Bachelor's in Food Technology

Just like the associate's program, you can begin this degree program right out of high school. You're typically qualified for more advanced positions with a bachelor's degree than if you just have an associate's degree. Through your selection of course electives or specialization options, you typically have more opportunities to focus your studies on the particular area of food technology that interests you. You're generally prepared to work for a number of different employers if you have a bachelor's degree in food technology, including government agencies, food production corporations and food research organizations. Some of the concentrations that may be offered include food systems management, food packaging and food communications.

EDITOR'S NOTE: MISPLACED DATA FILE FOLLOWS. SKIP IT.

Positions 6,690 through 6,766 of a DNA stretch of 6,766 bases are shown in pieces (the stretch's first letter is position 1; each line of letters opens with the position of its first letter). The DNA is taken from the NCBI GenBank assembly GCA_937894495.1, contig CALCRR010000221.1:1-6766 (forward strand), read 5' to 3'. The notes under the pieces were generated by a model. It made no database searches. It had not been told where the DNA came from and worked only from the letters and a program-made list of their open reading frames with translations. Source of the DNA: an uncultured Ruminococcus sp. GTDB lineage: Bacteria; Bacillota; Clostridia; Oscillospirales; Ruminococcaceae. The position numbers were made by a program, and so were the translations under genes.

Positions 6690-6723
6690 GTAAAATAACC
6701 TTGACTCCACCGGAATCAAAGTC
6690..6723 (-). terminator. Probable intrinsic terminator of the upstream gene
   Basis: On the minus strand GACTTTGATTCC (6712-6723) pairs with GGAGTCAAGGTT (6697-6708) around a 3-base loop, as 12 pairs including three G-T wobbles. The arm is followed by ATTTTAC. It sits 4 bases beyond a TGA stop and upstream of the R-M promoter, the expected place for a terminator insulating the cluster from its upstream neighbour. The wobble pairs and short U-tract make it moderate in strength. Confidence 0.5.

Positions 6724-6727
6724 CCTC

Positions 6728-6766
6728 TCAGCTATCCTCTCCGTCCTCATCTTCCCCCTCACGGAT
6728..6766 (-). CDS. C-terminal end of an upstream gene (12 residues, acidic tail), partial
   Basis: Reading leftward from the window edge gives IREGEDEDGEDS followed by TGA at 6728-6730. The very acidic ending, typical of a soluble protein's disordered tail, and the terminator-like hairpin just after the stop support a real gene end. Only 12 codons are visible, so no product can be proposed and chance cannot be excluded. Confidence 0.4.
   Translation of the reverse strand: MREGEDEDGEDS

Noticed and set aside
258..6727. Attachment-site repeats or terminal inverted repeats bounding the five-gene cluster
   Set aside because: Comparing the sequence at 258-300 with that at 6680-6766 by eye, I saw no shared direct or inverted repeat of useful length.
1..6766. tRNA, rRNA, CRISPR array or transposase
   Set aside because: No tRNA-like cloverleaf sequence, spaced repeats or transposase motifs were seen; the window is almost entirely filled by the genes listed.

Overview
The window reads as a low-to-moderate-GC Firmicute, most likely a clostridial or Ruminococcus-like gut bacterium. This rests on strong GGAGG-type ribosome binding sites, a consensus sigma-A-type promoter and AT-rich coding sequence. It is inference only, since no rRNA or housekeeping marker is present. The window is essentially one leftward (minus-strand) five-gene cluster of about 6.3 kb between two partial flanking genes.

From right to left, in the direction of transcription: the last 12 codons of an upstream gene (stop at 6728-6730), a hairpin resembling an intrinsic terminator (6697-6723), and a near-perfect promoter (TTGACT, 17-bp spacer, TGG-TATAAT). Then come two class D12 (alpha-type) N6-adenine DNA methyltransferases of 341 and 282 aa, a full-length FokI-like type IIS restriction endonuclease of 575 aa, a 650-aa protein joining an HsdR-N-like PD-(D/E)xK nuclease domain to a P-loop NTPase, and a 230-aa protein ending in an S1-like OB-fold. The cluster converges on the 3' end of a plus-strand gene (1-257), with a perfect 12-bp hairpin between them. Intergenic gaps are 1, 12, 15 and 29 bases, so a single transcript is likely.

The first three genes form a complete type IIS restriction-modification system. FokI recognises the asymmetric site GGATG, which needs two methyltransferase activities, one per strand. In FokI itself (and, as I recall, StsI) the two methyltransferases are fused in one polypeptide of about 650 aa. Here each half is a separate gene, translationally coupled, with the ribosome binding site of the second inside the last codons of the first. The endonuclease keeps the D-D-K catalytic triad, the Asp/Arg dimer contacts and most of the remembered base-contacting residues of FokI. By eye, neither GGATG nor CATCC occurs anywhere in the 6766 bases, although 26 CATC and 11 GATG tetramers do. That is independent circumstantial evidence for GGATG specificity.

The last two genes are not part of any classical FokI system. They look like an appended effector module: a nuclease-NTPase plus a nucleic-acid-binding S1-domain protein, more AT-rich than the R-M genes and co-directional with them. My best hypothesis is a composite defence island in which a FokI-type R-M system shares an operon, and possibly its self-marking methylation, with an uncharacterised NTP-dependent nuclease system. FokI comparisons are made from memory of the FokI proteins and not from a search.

Pros and Cons


  • You can usually select a specialization or pick electives that correspond with your career goals in food technology
  • You generally qualify for more positions and advancement opportunities than associate's degree holders
  • High-level math and science courses can make you more appealing to employers


  • You'd have to commit more time and money to complete a bachelor's program (typically four years at minimum)
  • You'll be competing with Ph.D. holders for many food scientist positions
  • Some of the fieldwork may require you to be in unpleasant environments (near animal odors and waste)

Courses and Requirements